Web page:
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Entrepreneur Mom

with Aliza Sherman

If you own a business - home-based or otherwise - this is the blog where you'll find practical tips and smart ideas about entrepreneurship. I've started and run 4 different businesses so "been there, done that." I'll also invite successful entrepreneurs to share their best advice with you.

To learn more about Aliza, check out her profile on Work It, Mom! and her website, www.mediaegg.com.

Part 4: The Verdict Is In

Categories: Business Essentials, Uncategorized

1 comment

Applying for a line of credit, like any financing, can be a stressful waiting game. After a series of rejections from my existing corporate bank and a few more from my potential new bank, I was feeling incredibly discouraged. I knew I had a booming business. Why couldn’t a bank see that?

Wednesday Update

Cindie Harrington, Relationship Manager Key4Women promptly contacted me on Wednesday, a day after the most recent rejection. I had been approved for a line of credit of $15,000.

I was floored. Speechless. I think I stammered for a few minutes. After all of headaches and heartaches I had gone through trying to provide my corporation with a cash flow cushion, I couldn’t believe a bank was actually going to help me. I knew I wasn’t a bad financial risk, but my financial past had seemed too checkered for me to be given any credit.

Finally, I had found a bank that truly operated on the basis of relationships, that looked at me not as a set of numbers and tick marks on a credit rating sheet but as a fallible but responsible human being with a successful and growing business.

I eventually collected myself and asked Cindie why they said yes to me after all the rejections I’d experienced?

She summarized it simply.

Why I Was Still Credit Worthy

1. The Relationship. I was willing to open a business account with them rather than only seeking a loan. They were committed to the new banking relationship that I established with them because I was willing to make a commitment to them.

2. My Credit Score. My credit score was 704 which was a good score so clearly my financial picture had improved enough to have such a good score. (Anything above 650 was considered a good score).

3. An Otherwise Clean Record. The financial problems were in the past, and I was willing to provide detailed, personal information in writing in order to explain the unique situations of each issue.

4. A Strong Business. My business was showing a profit.

I also had disclosed that I had more money in accounts receivables than I was asking for from the bank. Clearly I had a strong earning capacity and was only looking for the loan to bridge those dips in cash flow that came from freelance work.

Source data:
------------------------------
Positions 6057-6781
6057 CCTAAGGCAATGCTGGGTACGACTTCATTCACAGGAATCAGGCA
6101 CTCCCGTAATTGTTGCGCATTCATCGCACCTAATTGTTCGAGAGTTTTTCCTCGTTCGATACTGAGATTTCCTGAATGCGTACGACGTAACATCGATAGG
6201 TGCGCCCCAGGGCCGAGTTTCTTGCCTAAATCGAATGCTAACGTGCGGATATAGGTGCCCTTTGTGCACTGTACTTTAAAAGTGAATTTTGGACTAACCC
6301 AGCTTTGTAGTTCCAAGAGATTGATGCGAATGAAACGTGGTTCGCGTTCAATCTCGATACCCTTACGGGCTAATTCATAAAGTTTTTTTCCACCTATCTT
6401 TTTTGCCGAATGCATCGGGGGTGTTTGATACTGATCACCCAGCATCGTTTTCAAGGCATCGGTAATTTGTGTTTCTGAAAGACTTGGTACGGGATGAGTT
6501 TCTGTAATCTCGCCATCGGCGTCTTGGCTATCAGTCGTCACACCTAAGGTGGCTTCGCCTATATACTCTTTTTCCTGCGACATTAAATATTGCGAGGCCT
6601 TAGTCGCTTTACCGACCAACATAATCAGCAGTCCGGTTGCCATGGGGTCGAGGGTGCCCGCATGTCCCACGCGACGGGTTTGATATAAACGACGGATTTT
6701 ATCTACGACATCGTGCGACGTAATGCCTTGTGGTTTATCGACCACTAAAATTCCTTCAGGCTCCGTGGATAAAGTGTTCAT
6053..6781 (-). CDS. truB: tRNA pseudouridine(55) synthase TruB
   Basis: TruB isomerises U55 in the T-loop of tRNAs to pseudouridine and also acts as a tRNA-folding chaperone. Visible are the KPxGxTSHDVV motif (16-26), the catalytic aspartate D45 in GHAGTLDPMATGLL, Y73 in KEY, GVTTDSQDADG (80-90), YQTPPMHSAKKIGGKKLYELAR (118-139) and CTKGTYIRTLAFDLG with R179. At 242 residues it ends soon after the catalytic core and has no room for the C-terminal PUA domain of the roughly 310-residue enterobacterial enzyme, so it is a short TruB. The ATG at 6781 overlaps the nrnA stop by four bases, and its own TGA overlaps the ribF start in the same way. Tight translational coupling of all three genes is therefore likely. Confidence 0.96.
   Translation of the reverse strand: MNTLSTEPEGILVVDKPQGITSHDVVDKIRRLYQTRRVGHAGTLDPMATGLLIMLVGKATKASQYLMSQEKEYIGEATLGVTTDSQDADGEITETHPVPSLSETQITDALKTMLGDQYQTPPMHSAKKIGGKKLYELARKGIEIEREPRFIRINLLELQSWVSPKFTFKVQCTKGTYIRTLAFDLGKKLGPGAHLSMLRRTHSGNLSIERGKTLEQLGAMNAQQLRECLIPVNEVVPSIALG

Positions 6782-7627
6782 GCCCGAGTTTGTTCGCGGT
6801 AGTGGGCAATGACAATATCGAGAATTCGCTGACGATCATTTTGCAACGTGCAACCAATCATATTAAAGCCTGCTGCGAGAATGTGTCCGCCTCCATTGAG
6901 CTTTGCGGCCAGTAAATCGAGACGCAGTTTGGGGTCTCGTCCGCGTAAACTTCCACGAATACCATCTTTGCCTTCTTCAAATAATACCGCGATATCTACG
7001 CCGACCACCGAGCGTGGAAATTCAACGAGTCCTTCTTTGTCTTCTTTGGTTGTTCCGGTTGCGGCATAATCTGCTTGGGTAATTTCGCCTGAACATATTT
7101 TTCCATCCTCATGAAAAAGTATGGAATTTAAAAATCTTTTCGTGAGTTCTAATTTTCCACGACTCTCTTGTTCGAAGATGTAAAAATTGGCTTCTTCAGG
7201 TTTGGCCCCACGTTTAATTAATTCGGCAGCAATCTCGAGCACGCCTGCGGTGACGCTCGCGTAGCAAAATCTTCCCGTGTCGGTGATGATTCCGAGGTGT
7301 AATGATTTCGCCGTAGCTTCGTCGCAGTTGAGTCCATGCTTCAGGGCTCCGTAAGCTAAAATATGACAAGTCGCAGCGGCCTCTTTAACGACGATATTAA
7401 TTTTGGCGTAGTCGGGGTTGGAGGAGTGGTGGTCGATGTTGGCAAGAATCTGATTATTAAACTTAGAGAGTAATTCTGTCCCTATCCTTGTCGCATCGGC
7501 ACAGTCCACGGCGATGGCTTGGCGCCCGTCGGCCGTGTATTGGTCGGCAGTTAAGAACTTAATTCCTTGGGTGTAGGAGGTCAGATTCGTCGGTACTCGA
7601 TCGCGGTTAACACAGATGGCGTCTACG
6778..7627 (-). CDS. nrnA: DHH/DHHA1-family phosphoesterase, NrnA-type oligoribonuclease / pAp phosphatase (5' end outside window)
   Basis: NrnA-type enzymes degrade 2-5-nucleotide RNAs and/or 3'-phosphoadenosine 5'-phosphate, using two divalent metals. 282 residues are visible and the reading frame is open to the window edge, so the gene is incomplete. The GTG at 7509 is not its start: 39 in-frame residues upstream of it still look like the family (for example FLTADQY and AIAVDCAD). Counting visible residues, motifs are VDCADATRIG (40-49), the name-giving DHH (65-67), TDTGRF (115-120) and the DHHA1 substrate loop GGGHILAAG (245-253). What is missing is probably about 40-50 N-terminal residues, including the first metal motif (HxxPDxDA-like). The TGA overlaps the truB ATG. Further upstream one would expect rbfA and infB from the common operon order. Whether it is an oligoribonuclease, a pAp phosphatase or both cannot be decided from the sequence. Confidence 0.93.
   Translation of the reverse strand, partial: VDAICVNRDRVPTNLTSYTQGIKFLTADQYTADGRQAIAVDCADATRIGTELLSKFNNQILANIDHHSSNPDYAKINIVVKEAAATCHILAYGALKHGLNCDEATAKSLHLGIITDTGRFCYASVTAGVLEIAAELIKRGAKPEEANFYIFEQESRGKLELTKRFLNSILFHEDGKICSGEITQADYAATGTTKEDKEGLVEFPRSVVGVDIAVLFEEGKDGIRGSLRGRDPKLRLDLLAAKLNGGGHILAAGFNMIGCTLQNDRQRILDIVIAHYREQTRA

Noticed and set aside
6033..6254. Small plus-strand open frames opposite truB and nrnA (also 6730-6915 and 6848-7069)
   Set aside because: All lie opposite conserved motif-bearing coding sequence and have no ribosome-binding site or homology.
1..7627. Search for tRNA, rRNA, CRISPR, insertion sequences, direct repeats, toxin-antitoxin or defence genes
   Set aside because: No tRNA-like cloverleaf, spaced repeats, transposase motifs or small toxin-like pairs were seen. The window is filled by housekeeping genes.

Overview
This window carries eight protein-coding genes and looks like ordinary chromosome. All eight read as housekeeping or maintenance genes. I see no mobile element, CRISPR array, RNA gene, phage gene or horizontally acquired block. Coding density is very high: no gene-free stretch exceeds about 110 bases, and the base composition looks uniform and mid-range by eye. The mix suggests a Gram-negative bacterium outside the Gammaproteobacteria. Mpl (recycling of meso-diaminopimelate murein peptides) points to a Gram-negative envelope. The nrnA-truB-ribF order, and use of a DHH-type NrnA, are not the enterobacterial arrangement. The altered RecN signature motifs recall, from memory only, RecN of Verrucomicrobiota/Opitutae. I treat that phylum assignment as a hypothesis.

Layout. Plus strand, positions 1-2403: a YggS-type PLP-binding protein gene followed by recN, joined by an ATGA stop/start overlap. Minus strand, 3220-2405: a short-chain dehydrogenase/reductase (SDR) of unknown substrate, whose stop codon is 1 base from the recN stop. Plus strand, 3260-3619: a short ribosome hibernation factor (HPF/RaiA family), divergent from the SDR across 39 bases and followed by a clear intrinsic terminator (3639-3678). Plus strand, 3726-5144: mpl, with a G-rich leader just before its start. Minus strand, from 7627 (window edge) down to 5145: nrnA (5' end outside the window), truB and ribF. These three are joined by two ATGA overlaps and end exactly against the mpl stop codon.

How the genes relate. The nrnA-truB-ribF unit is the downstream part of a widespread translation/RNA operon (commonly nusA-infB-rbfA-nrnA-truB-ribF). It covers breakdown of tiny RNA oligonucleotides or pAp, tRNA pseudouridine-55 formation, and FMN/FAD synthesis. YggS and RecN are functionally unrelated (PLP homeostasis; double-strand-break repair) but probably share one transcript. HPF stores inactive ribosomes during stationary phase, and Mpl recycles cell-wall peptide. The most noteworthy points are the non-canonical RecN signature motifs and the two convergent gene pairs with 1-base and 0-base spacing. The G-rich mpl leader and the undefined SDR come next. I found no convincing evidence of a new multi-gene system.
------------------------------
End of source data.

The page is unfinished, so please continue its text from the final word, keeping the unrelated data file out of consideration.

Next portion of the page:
Overall, because I was so forthcoming with information and willing to provide so much financial documentation, I was establishing a level of trust.

Cindie said that she would work this hard for anyone. “I’ve been on the other side of the desk,” she told me.

The Human Touch

Before I had turned to Key Bank, I actually told my existing bank advisor that I was contemplating going to other banks, namely Key. He said that Key Bank would not give me personal attention, that they did not have business advisors who would provide me with one-on-one attention. After all the banking fiasco’s I had been through, I believed him.

But I’m glad I did not listen to him.

What Key Bank has that I believe really made the difference for me is their Key4Women program. As a woman business owner, my financial picture was not as consistent as I would have liked due to a number of mistakes I made early in my entrepreneurial career. Key Bank provided me with incredible attention, listening to my story carefully, looking at the numbers critically, and making an educated judgment on both my character and financial risk.

I wasn’t a piece of paper. I was a person. And for the first time in a long time, I felt I was being recognized for what I knew I was: A successful business owner.

And I think it bears repeating: I did not get paid to do these posts. Key Bank did not pay for “product placement” or advertising. This is my story, what happened to me recently, and I wanted to share it publicly because I know that I am not alone. I know I’m not the only other solid business owner who is having trouble getting financing. Yes, the economy is shaky right now. But with the right relationship, you, too, could overcome barriers to getting the financing you need.

Next week, I’ll post some tips about finding the bank that is right for you.

Do you have a good relationship with your bank? Why or why not?

photo by Yomanimus/Creative Commons license

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One comment so far...

  • Great news, Aliza! Congrats!

    Diane  |  October 6th, 2008 at 6:58 pm

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